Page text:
MOXEE – In its next-to-last game of the summer, the Sunnyside Grizzly 17U baseball team held on for a 7-5 victory over host East Valley last Saturday.
Playing at a summer ball tourney hosted by the Red Devils, Sunnyside hurler Jacob Mendoza surrendered three earned runs to earn the win. Reliever Zavian Sustaita recorded the game’s final out to notch the save.
Trailing 2-0, Sunnyside pushed across five runs in the third, sparked by two-run singles off the bats of Matthew Miller and Gilbert Vidaurri. Miller and Noe Ruiz both had two hits in the contest.
The Grizzlies tacked on single runs in the fourth and fifth innings to go up 7-2, before East Valley mustered a three-run rally in the seventh and final frame.
Manager Dave Martinez praised Mendoza for working through a toe injury to pull off the nearly complete-game pitching victory.
Sustaita has primarily worked behind the plate this summer for the Grizzlies, but turned to pitching at season’s end due to an injury-depleted bullpen. Ryan Hernandez, who’ll be an eighth grader this fall, filled in behind the plate for Sunnyside.
Sustaita’s one-third inning of work on Saturday was a pre-cursor to Sunday’s season finale, also against East Valley. Taking the mound for the Grizzlies, Sustaita twirled a three-hit complete-game gem, only to end up on the losing side of a 2-1 score. “I think we’ve found another pitcher for next spring,” Martinez said.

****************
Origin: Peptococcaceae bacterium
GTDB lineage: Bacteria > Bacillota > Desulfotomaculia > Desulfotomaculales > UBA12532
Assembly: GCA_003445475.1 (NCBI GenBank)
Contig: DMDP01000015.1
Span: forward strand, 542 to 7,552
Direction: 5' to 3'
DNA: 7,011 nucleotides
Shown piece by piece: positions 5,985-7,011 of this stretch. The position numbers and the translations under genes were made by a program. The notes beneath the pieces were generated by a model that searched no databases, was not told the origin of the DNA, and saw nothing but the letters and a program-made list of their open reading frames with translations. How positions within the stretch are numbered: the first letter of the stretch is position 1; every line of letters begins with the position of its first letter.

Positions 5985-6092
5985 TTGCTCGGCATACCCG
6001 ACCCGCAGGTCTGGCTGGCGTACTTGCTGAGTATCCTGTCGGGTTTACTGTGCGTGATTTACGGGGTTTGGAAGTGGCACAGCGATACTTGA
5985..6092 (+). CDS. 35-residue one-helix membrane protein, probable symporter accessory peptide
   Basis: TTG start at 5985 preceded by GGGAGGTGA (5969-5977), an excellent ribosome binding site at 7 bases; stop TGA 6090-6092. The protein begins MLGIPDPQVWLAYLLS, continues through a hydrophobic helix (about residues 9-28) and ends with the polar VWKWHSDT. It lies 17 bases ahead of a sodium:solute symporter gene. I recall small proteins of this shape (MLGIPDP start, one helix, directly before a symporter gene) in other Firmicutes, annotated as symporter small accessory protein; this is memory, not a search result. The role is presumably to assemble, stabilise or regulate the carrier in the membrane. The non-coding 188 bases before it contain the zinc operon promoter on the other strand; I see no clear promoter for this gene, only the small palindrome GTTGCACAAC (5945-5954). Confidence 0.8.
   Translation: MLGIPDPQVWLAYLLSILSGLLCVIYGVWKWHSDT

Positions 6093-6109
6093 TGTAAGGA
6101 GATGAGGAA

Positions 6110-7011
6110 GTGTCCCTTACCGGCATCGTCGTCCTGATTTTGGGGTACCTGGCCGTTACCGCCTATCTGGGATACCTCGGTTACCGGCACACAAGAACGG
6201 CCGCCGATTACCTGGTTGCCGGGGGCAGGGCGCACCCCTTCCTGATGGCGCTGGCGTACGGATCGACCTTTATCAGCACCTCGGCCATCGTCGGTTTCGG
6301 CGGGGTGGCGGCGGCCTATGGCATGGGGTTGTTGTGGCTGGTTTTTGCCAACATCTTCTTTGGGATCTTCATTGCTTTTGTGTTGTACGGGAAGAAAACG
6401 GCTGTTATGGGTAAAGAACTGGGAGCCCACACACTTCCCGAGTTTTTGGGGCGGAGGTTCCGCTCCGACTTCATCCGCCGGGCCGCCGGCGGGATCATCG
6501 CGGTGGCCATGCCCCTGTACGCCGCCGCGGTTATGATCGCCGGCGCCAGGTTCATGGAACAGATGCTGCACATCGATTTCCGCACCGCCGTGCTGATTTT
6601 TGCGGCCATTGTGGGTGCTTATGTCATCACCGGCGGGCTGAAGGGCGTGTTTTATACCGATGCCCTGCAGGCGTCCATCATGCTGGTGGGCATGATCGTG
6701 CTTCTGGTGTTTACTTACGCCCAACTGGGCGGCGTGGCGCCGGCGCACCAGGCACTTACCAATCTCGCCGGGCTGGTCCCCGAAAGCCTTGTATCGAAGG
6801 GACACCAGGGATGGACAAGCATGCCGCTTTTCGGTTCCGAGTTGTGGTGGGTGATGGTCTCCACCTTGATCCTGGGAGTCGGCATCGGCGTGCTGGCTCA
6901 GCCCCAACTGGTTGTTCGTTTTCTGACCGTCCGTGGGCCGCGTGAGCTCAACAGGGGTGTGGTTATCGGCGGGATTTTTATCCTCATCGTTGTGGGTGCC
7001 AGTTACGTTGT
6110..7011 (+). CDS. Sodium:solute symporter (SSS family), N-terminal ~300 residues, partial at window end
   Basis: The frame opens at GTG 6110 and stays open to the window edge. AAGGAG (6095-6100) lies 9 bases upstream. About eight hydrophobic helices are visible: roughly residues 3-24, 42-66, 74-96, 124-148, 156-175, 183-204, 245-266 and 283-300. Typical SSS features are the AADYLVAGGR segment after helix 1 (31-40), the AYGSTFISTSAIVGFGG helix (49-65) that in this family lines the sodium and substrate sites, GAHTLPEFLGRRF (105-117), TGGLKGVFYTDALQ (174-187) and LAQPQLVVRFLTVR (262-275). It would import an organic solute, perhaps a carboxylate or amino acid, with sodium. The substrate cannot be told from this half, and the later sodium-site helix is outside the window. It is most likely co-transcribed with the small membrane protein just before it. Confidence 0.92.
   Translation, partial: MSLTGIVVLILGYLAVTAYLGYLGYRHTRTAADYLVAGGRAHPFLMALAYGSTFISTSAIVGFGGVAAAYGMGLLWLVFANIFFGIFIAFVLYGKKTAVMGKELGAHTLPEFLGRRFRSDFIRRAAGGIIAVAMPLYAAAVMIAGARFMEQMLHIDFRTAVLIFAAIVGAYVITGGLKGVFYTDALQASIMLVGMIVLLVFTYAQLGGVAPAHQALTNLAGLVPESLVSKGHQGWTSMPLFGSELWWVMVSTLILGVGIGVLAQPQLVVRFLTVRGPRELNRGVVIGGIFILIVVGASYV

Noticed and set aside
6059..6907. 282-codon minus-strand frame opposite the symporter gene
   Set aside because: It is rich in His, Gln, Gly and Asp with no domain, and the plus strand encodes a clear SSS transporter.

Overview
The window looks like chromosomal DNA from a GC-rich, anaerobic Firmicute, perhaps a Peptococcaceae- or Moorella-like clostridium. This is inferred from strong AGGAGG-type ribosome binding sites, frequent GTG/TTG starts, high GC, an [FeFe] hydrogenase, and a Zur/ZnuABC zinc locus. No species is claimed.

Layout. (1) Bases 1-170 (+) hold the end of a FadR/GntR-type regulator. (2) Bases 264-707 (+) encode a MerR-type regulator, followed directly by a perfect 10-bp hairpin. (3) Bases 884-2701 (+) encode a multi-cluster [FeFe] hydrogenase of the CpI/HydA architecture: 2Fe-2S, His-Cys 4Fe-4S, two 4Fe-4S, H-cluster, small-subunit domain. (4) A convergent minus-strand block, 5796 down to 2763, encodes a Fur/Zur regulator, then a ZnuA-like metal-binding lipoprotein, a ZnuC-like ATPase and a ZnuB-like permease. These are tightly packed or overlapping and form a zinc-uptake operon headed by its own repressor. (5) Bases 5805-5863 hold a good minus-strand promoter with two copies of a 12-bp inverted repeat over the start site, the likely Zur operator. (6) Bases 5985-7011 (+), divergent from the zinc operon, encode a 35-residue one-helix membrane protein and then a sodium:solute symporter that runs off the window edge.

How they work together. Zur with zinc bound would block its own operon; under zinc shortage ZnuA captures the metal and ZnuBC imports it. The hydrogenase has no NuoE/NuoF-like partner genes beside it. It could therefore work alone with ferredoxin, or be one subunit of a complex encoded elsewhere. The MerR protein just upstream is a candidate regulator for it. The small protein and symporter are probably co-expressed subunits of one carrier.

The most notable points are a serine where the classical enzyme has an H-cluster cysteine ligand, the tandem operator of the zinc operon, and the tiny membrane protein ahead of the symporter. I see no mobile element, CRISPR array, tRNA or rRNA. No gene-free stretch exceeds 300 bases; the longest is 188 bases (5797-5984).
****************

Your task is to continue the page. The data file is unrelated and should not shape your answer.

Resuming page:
Sunnyside had a chance to force extra innings in the seventh when Miller drilled an 0-2 pitch to deep right field and reached second base with two outs. The Grizzlies came up empty-handed, but Martinez said it was a valuable experience for next spring. “After the game we talked about how much more fun it is to compete and have the opportunity for our at-bats to mean something.”
Sunnyside played two other games at the East Valley tourney, opening with a 12-0 loss on Thursday to the Kings, a select team of players from Yakima and the Tri-Cities. The Grizzlies also dropped their second game of the tourney on Friday with an 8-2 loss to Prosser.
Their 1-3 record at the season-ending tourney leaves Sunnyside with an overall 4-23 summer record.
Martinez says it’s not just about wins and losses, though, noting the focus is preparing for next spring.
As an example, many of Sunnyside’s batters chalked up 80 or so at-bats this summer, which Martinez says is the equivalent of about one-and-a-half seasons of high school ball.
“The situational experience they saw, the chemistry they developed this summer will help us in the spring,” Martinez said.